*silly grin*
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From:richdrich
Date:October 25th, 2013 12:22 am (UTC)
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The thing is that if one brand of drives offered noticeably better reliability at a similar price to another brand with the same spec, then firms like Amazon and Google would buy them exclusively, driving all the other makers out of business.

If you do a bit of digging, you'll see that reliability numbers are quoted against each drive e.g. the last page of this document: http://www.seagate.com/files/staticfiles/docs/pdf/datasheet/disc/barracuda-green-ds1720.3-1105us.pdf

0.34% annualised failure rate. So a 1 in 300 chance of it dying in a year. A statistician with free time could tell you the chances of somebody having five of them from different batches die in the first six months, but it probably happened to someone.

Also, I suspect that number is under conditions that are a bit more ideal than one might like.

I usually just go onto Ascent.co.nz and pick the cheapest with the spec I want. Or find the point in the functionality/price curve where it starts to dog leg up, and buy one just before it, if you see what I mean (as in buying a 24" monitor, or a 2G drive).



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From:tatjna
Date:October 25th, 2013 12:25 am (UTC)
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Yep, that was the approach I eventually took. So something useful did come out of this morning's discussion, even if it was only "Your guess is as good as mine."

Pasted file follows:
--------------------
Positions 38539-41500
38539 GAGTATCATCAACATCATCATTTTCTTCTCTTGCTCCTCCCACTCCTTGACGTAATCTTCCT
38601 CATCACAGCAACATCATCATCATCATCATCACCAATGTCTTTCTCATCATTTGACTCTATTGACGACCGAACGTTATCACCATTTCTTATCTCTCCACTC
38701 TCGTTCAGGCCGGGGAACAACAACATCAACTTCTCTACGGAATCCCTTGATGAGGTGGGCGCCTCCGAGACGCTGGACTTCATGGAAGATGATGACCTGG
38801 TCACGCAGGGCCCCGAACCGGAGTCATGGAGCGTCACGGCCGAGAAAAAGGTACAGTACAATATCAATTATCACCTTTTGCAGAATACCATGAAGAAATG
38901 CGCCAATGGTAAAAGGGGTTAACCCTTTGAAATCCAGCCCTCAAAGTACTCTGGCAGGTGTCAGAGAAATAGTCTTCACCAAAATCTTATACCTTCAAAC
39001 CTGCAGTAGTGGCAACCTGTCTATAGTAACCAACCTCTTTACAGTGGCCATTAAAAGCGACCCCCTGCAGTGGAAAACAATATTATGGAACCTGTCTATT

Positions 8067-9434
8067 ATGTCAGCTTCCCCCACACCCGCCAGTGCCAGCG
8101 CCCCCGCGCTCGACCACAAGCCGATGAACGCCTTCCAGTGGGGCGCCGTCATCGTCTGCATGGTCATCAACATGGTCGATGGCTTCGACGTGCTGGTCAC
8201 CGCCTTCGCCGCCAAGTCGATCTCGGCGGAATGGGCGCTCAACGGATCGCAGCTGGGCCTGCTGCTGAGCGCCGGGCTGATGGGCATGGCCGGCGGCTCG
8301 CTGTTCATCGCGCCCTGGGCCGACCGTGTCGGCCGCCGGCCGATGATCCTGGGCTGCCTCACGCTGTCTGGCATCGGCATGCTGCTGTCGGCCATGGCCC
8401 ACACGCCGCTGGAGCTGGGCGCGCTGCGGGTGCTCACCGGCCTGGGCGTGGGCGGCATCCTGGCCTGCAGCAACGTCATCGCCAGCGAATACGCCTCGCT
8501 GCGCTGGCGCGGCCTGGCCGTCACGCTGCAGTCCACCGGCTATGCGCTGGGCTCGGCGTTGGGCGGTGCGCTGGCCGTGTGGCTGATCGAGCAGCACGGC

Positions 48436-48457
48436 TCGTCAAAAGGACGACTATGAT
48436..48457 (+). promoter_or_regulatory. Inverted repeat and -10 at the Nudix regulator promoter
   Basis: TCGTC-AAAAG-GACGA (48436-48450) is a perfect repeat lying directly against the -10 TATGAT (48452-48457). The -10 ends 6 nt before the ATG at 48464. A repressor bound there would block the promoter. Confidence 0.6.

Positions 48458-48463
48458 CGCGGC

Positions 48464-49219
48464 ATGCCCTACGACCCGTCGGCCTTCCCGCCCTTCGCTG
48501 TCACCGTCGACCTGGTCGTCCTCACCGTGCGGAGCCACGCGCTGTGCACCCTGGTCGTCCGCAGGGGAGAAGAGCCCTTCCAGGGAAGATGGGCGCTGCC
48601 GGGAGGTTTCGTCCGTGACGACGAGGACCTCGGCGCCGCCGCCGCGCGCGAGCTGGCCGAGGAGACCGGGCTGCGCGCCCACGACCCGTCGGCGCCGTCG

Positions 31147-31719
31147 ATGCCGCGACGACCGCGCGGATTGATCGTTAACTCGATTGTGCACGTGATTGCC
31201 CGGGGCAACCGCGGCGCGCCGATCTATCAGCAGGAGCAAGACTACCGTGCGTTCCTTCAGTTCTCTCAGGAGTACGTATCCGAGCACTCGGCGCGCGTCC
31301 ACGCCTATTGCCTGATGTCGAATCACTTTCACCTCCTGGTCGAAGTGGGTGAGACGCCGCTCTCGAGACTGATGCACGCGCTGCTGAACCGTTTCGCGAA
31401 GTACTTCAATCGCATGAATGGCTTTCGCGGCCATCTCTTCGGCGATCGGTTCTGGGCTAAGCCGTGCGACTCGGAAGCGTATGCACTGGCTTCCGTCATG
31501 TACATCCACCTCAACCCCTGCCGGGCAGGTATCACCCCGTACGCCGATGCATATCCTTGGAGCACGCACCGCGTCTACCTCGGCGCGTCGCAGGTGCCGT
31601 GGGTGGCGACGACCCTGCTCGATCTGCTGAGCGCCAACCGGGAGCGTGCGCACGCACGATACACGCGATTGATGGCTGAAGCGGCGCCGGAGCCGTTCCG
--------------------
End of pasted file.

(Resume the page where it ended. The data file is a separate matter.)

Thank you for actually answering my question in that, by the way.
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From:t_c_da
Date:October 27th, 2013 10:19 pm (UTC)
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I read somewhere that Google work on 1 drive per thousand per day dying in their servers, which are whitebox 1U vanilla models rather than expensive brand name jobbies. This was written in a paper on their file system design that I picked up at one point. The design principal was that hardware WILL die, so plan for it, with 3 copies of everything with automatic replication if a copy disappears for some reason or another, including hardware/power failure.
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From:richdrich
Date:October 28th, 2013 04:33 am (UTC)
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Also, I found this paper.

Standout quote: While drive manufacturers often quote yearly failure rates below 2%, user studies have seen rates as high as 6%.
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From:t_c_da
Date:October 25th, 2013 12:28 am (UTC)
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It hardly needs saying "Welcome to the world of technology", does it?

I agree that it has become somewhat of a lottery for almost any technology as there are at base so few actual manufacturers of the essential building blocks.

The hard drive that dies on me was a Seagate, and the replacement one shipped by HP was a Toshiba. How long it'll last is moot. I have other notebooks with hard drives that have run for 5-7 years without hiccups, for what it's worth...
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From:tatjna
Date:October 25th, 2013 12:34 am (UTC)
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My last Seagate drive was removed in a rebuild after 8 years (because it was something silly like 5G). I had another go for 4 or 5. Other people have had them die within months.